Wirral MP calls on government to improve levels of adult literacy in England

Margaret Greenwood MP has urged the government to take action over poor levels of adult literacy in England.  

The Wirral West MP, a former adult education tutor, was speaking during a debate in Parliament on the government’s Skills and Post-16 Education Bill. 

According to the National Literacy Trust, more than seven million adults in England – 16.4% of the adult population – have very poor literacy skills.  

The National Literacy Trust says that such adults will be locked out of the job market and, if they are parents, they will not be able to support their child’s learning.   

Margaret Greenwood, who currently serves as the Chair of the All Party Parliamentary Group (APPG) for Adult Education, had tabled an amendment to the bill to require the Secretary of State for Education to review levels of adult literacy in England every two years, publish the findings of that review and set out a strategy to improve levels of adult literacy in England.   

She also tabled two further amendments to the bill which were intended to ensure the provision of a broad curriculum in adult education that includes the arts, social sciences and humanities as well as vocational training, and to give local people, providers and trade unions the opportunity to have a say in the post-16 education and training made available in their communities. 

All three of Margaret Greenwood’s amendments attracted wide support from Labour colleagues, including fellow Wirral MPs Angela Eagle and Mick Whitley, but were not selected for a vote by the Speaker of the House of Commons.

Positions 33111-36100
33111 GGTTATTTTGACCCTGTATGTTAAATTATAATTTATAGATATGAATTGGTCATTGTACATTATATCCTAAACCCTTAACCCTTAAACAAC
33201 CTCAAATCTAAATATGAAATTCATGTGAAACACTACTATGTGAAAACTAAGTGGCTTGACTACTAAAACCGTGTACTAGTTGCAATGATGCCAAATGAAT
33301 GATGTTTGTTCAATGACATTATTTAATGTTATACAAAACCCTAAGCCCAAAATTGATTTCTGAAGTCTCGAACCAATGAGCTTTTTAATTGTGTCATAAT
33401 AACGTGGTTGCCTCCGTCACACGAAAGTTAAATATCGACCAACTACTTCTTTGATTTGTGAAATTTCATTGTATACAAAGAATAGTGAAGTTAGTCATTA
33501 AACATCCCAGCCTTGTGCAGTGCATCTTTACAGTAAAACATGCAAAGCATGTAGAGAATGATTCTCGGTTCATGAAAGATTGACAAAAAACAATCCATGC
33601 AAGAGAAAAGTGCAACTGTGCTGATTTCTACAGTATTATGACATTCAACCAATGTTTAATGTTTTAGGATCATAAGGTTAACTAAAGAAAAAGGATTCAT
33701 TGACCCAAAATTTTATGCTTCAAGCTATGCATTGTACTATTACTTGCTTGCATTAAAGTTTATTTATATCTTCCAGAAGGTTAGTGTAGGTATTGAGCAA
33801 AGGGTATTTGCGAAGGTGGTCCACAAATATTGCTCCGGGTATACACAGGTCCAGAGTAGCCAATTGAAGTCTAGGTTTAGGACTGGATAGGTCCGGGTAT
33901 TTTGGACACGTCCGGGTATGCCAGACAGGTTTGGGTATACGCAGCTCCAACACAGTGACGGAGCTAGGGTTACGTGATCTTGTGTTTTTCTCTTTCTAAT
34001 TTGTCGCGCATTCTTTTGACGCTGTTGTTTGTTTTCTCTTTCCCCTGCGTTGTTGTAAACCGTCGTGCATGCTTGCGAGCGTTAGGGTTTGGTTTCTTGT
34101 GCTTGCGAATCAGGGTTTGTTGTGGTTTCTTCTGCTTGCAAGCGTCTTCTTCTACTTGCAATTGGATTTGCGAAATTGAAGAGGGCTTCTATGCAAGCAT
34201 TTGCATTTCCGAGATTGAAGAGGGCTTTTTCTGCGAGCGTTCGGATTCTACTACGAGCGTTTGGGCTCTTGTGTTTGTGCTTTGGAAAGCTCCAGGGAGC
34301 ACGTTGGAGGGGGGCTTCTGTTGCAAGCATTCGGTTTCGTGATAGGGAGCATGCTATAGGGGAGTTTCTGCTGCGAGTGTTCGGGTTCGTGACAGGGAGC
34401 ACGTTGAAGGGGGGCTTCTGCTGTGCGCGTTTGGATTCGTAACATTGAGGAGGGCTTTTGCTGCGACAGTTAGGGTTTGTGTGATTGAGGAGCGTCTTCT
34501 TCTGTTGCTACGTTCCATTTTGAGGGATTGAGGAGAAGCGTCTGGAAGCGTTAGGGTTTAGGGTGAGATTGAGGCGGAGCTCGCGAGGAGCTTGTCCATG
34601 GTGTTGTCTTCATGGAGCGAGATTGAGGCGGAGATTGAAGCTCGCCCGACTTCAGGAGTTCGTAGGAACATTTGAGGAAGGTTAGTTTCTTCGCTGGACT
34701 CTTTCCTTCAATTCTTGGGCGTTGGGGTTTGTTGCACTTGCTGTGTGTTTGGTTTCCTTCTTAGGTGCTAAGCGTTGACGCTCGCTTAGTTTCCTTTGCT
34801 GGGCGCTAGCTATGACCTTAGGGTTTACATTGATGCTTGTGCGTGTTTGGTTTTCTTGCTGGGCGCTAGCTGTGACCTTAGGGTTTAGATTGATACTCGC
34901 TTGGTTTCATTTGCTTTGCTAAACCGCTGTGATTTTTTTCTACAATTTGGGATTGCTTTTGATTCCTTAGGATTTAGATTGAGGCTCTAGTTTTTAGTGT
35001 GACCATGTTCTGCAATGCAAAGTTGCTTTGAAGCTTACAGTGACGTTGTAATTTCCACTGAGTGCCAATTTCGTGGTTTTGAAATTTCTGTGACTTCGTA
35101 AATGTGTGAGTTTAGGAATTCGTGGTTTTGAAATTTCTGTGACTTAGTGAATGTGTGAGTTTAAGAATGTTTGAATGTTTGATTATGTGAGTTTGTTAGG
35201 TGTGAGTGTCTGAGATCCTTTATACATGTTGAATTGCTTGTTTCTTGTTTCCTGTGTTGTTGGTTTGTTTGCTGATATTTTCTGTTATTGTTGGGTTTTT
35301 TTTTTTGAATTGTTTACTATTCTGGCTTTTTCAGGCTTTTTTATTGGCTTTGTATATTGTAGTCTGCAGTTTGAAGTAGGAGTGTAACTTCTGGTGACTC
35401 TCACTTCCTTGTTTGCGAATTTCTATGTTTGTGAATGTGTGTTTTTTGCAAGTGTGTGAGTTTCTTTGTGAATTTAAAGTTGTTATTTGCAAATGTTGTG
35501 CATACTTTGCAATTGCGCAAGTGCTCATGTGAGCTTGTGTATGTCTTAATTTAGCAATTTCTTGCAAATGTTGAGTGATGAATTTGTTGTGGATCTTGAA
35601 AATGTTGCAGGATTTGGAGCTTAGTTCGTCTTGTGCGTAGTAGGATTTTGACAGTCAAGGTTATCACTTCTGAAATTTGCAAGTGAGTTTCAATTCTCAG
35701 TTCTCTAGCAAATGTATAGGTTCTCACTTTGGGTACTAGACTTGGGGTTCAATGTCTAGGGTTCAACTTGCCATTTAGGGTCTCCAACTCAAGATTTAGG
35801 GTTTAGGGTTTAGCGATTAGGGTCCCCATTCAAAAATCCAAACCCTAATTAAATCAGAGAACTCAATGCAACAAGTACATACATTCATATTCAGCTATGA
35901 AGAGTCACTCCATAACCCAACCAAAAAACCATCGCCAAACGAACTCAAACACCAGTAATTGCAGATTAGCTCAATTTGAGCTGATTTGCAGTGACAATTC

Speaking after the debate, Margaret Greenwood MP said, “There is a crisis in adult literacy in England, with over seven million people affected. 

“Someone who struggles to read and write, or who cannot read or write at all, experiences disadvantage on a daily basis. It is a form of deprivation that can lead to isolation and poverty and can cause deep personal frustration. 

“Poor reading and writing skills also consign people to low paid and insecure work and can leave people open to exploitation. 

“We cannot afford to leave people to fend for themselves, barely able to read and write. 

“The government had the opportunity to address this in the bill, but so far it has failed to do so.  

“It is incredibly important that the government gets to grips with this issue and comes forward with a plan to make sure people who need support can get the help they need. 

“Meanwhile, I would encourage anyone who might benefit from help with reading and writing or computer skills – or who knows someone who would – to get in touch with Wirral Council’s Lifelong Learning team via lifelonglearning@wirral.gov.uk  or on 0151 666 3330. 

“I am also concerned that the Skills and Post-16 Education Bill may lead to a reduced educational offer and a narrowing of educational opportunity. 

“Education is not just about finding a job, hugely important though that is, but it is also about personal development, engaging with the world, pursuing interests and developing critical thinking. 

“The bill should also have been explicit about giving local people, providers and trade unions the chance to have a say in the post-16 education and training made available in local communities.” 

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